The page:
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'used in grams as per size eggs you would normally use' what does this mean? 1g per egg? 1g per small egg, 2g per medium egg? Sorry it's not very clear to me, I'm only a bear of little brain... –  Sam Holder Feb 10 '11 at 21:27
    
Tenina probably means to replace by weight. so use 50 grams to replace a standard egg. –  Adam C Mar 30 '11 at 15:36

I've been using bananas in 100% of my brownies the last 3 years with much success. It also has the added advantage that your brownies have a gentle banana flavor to them as well, which IMHO fits perfect with every kind of brownie in existence. I generally use 1-2 (about 8 in / 20cm in length) but sometimes use 3-4 for that extra banana kick.

nom nom.

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I have used the flax method as detailed in the New York Times with good results. I make a lot of chocolate chip cookies and I haven't found anyone that can really tell the difference. Some claim to be able to tell but also say that it is just different and not better or worse.

2 tablespoons ground flax seed mixed with six tablespoons water (or 2 eggs)

http://dinersjournal.blogs.nytimes.com/2009/09/04/replacing-eggs-with-flax/

Actually for cookies I typically use slightly less that 5 tablespoons of water. This makes the cookies a bit thicker rather that thing. Do what you like.

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I have used this with success as well. –  J. Winchester Feb 10 '11 at 18:31

When you take out eggs you're taking out:

  1. Fat
  2. Leavening
  3. Liquid
  4. An emulsifier for the fat and water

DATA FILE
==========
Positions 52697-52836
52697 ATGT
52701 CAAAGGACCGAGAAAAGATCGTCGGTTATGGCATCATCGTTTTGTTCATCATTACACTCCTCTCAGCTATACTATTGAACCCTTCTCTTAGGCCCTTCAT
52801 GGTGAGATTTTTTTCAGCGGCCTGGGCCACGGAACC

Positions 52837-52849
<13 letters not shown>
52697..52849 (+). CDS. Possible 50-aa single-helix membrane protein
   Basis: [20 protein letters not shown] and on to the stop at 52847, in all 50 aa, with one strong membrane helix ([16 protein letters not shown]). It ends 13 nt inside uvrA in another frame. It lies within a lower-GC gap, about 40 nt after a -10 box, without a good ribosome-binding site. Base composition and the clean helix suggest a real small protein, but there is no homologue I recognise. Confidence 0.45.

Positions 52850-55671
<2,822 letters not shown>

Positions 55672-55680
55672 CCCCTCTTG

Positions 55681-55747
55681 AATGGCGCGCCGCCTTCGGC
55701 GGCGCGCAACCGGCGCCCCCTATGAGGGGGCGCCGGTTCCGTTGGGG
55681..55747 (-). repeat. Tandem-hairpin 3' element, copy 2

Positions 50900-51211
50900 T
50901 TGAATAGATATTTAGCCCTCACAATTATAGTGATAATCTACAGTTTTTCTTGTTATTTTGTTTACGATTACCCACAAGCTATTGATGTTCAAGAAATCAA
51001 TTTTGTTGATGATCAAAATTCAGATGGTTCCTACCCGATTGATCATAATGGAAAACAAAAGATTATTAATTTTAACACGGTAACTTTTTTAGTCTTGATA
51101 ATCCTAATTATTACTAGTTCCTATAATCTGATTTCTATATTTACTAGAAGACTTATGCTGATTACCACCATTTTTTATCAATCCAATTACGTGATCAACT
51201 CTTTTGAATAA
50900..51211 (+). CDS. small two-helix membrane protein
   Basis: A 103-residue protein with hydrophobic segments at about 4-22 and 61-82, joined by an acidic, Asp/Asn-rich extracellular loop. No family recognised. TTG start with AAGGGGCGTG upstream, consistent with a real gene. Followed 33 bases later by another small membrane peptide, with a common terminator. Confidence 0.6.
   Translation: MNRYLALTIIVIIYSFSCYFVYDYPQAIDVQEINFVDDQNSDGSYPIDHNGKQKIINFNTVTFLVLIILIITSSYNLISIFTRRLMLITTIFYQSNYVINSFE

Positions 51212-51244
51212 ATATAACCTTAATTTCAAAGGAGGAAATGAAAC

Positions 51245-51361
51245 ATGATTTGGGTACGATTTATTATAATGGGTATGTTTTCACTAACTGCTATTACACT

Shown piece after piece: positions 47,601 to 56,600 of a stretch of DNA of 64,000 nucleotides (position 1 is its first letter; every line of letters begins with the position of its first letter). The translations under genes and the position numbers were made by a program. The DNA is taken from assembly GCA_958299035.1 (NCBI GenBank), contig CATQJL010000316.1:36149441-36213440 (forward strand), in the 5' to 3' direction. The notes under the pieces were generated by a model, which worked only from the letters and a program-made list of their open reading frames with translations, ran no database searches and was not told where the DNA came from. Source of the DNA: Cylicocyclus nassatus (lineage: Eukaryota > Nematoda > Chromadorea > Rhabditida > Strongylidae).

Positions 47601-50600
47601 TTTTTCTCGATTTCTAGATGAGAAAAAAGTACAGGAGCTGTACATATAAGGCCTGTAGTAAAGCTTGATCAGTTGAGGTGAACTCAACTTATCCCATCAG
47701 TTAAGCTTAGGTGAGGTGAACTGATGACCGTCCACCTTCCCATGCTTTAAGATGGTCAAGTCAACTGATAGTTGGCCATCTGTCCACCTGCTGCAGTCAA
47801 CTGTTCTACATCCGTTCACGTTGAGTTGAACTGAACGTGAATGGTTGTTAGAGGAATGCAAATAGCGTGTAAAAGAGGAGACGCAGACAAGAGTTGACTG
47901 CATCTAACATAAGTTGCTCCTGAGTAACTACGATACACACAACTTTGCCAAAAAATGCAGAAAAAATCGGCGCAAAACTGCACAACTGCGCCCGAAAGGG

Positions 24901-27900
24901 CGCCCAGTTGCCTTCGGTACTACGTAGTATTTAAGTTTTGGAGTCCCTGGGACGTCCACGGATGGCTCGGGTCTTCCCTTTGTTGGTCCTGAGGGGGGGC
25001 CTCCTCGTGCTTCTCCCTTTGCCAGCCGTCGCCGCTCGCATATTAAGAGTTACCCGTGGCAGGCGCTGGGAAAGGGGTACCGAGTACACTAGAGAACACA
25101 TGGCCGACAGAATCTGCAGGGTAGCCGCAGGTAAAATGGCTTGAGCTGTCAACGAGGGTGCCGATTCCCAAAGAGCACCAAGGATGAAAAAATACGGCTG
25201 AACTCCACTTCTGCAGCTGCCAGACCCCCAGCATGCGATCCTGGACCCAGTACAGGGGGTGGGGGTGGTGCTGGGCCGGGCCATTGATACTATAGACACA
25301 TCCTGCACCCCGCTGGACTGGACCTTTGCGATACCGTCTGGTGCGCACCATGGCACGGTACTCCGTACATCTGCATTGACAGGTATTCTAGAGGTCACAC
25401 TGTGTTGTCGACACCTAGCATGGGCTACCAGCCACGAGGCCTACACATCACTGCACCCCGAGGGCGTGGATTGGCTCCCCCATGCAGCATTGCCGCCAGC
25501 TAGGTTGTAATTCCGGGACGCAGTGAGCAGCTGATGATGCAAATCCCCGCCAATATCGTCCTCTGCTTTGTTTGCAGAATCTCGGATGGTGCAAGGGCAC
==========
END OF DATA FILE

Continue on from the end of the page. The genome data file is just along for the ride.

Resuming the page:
So, let's try to add those back in:

  1. Extra chocolate chips (1/4 C).
  2. More heavily beat your liquid ingredients. Once you add your dry ingredients, mix only as much as needed. This will be the hardest element/texture to replicate.
  3. A little day old coffee (1/8 C or 1/4 C), which will also increase the natural flavor of the chocolate.
  4. A little sour cream (1/8 or 1/4 C).

You'll need to experiment with the amounts, but then again, who's going to complain about more brownies :-)

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Also, very importantly in cake, a binding agent. –  Orbling Dec 8 '10 at 21:12

What are some of the recipes you use?

I know in some cases you can use vegetable oil instead of eggs in making brownies.

The issue with vegan-baking is that it takes a while to get the measurements right, and as hard as you'll try it won't taste the same as the dairy counterparts; however you hope to get something close, tasty, and pleasant to look at

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Trader Joes sells a non-fat baking mix that is straight out of the box and only adds vanilla yogurt for moisture. The result is fudgy and moist, although as it's fat free, it's not as rich as a regular brownie.

So here's what I'd try, assuming you don't have access to Trader Joe's. Take a standard brownie mix. Add vanilla yogurt (I like greek yogurt, which has a lower moisture content, but you might need the moisture in this recipe). Mix until the proportion bears some resemblance to brownie batter, probably a little more dry, since you won't have the benefit of egg proteins firming up and holding things together. Bake until a toothpick comes out clean. No eggs, hopefully fudgy.